Jaimee Harris — Gauthier’s partner, who contributed as a co-songwriter, backing vocalist and guitarist to Gauthier’s 2022 album, Dark Enough to See the Stars — will join her at the show as a “special guest.”

For a chance to win two tickets to the Outpost show, send an email to by noon March 25 with “Gauthier” in the subject line.



The Vanguard Theater in Montclair will present Dahlak Brathwaite’s “Spiritrials” — described in a press release as a “hip-hop theater experience (that) intertwines beats, rhymes, and spoken word, offering a unique meditation on the convergence of musical expression and historical struggle” — March 22 at 1 p.m., March 23 at 2 and 8 p.m., and March 24 at 3 p.m.

“ERNXST, or the Importance of Being” will be presented at The Music Mountain Theatre in Lambertville, March 24-25 at 8 p.m. This is a new musical, featuring a book by Justin Elizabeth Sayre, lyrics by Kait Kerrigan, and music by Bree Lowdermilk. According to promotional material, it is an “adaptation of Oscar Wilde’s ‘The Importance of Being Earnest’ (that) maintains the original’s manners and misgivings in the search for love, but adds to Wilde’s vision by breaking down boundaries around gender and identity, reminding us all of the importance of being exactly who we are.”


The Sieminski Theater in Basking Ridge will present The Great DuBois, billed as a two-person circus, March 23 at 7:30 p.m. and March 24 at 2:30 p.m. According to the Sieminski website, the show will include “incredible feats of juggling, hula hoops, unicycle, aerial, circus stunts, contortion, magic and audience interaction all wrapped up in a blanket of comedy.” (see video below)



George M. Johnson, author of the acclaimed but frequently banned book “All Boys Aren’t Blue: A Memoir-Manifesto,” will take part in a panel discussion titled “Critical Conversation: Book Banning and the Freedom of Expression,” March 23 at 6:30 p.m. at The Vogel at Count Basie Center for the Arts in Red Bank. Other participants will include Tina Marie Doody, director of the Glen Ridge Public Library (who refused to remove “All Boys Aren’t Blue” from the library’s shelves when there was a call to do so, last year); and Zaneta Rago-Craft (director of Monmouth University’s Intercultural Center). Jonathan Friedman, director of free expression and education programs at PEN America, will moderate.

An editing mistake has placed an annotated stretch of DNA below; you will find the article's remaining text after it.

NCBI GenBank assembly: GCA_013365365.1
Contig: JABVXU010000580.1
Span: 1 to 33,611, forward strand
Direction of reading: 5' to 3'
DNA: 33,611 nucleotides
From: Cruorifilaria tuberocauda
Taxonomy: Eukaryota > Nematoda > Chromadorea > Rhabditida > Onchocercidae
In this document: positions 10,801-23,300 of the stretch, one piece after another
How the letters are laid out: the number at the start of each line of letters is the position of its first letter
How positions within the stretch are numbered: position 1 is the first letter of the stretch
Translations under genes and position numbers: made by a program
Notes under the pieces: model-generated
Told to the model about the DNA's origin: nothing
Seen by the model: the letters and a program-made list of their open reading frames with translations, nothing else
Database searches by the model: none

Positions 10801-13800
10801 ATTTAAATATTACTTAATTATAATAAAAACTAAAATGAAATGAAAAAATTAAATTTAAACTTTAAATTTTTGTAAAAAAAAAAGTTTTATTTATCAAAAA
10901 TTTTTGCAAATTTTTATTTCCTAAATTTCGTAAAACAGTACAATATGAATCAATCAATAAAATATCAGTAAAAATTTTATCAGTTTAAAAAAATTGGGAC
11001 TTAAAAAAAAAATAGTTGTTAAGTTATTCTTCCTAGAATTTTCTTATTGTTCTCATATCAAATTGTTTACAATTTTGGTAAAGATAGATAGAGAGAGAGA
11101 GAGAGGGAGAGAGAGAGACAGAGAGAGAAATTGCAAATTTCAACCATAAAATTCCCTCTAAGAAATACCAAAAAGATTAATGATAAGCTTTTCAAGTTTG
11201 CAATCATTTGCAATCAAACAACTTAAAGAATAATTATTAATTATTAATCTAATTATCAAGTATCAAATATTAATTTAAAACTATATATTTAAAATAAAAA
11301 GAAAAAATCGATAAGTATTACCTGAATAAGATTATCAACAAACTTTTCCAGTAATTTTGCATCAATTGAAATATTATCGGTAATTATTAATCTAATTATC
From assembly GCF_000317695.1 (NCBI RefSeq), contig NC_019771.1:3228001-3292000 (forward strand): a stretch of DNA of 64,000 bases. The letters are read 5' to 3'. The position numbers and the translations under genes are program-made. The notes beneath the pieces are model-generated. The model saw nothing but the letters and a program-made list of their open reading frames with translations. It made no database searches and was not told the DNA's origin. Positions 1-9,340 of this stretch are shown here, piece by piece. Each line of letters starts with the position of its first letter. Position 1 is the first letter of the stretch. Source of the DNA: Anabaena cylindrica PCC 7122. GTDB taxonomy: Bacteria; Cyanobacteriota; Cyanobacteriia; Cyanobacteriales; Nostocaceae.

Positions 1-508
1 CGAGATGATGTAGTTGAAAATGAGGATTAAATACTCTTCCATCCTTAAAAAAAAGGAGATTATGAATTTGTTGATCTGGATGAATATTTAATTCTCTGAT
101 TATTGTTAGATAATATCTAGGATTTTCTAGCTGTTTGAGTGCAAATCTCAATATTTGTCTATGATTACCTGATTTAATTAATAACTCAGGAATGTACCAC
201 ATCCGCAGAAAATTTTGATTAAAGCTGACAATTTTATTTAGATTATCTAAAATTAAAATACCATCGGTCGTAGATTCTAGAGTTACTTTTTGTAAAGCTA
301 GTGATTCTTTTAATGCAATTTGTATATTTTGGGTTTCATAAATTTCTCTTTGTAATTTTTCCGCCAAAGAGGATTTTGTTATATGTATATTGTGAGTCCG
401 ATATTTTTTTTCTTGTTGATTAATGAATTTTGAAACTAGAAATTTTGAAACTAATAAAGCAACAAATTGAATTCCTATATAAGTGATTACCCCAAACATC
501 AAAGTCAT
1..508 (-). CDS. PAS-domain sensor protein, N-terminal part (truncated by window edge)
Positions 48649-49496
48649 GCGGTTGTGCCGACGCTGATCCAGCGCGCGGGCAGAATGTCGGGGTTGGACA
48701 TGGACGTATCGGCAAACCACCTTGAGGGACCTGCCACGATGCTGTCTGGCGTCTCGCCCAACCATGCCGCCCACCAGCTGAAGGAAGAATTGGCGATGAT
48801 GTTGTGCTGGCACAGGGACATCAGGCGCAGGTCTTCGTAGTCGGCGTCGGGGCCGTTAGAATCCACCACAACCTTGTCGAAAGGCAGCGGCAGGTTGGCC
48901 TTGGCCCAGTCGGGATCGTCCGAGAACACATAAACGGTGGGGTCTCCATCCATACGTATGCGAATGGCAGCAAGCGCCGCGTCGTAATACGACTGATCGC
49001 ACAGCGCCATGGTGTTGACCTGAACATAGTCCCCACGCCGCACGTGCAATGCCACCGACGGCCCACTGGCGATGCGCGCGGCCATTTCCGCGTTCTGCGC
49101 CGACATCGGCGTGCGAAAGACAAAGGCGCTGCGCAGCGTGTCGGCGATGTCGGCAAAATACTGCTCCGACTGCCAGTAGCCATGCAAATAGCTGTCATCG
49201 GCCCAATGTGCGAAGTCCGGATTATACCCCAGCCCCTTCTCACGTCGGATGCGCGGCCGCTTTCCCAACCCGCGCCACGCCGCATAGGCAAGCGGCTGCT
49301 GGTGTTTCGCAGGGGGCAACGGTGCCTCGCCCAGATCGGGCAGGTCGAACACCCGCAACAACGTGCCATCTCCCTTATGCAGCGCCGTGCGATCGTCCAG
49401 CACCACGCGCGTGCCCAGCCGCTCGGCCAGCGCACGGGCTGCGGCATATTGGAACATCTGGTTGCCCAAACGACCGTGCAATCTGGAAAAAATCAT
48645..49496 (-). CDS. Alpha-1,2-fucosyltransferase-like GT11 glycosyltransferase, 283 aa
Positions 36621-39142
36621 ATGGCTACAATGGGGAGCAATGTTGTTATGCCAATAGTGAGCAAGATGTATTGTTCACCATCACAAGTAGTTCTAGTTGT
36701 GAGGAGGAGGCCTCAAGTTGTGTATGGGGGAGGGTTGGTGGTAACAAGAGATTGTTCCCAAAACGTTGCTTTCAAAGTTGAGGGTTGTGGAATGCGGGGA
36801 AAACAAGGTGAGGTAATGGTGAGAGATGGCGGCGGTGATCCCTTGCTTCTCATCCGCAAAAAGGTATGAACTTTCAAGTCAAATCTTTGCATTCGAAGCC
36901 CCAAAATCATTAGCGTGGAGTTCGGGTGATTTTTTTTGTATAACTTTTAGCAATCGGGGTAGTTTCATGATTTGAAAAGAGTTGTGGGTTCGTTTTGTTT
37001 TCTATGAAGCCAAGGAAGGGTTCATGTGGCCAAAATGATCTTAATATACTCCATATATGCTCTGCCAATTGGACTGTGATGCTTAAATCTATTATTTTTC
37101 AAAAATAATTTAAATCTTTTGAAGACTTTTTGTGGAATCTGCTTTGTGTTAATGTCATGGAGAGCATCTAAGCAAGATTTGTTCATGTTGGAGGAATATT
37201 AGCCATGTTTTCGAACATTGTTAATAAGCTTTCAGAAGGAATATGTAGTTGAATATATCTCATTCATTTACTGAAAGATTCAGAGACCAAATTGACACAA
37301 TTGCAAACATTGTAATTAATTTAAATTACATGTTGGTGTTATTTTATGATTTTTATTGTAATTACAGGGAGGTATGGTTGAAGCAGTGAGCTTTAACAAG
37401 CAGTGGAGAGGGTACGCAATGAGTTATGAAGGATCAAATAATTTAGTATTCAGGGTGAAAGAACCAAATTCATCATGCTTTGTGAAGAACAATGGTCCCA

The New Jersey Jewish Film Festival at JCC MetroWest in West Orange will launch on March 28 and run through April 14. The first screening, March 28 at 7 p.m., will be of “Seven Blessings,” by Israeli director Ayelet Menahemi, and be followed by a post-screening Zoom question-and-answer session with co-writer and actress Eleanor Sela and producer Ronen Ben Tal.

“Seven Blessings,” a family comedy-drama, won Best Picture and nine other awards at the 2023 Ophir Awards (Israel’s equivalent of The Oscars). You can watch the trailer below.


“Dreamgirls” at McCarter Theatre Center, Princeton. (Through March 24)

“A Little Night Music,” presented by American Theater Group at Hamilton Stage at Union County Performing Arts Center, Rahway. (Through March 24)

“Sunday in the Park With George” at Axelrod Performing Arts Center, Deal. (Through March 24)

Edward Fausty: Refuge at Watchung Arts Center. (Through March 24)

“Rabbit Summer” at Mile Square Theatre, Hoboken. (Through March 30)

“A Trojan Woman” at Luna Stage, West Orange. (Through March 31)

“Caroline Burton: Way Finding” at New Jersey State Museum, Trenton. (Through March 31)

“Night Forms” at Grounds for Sculpture, Hamilton. (Through April 7)

“George Inness: Visionary Landscapes” at Montclair Art Museum. (Through June 30)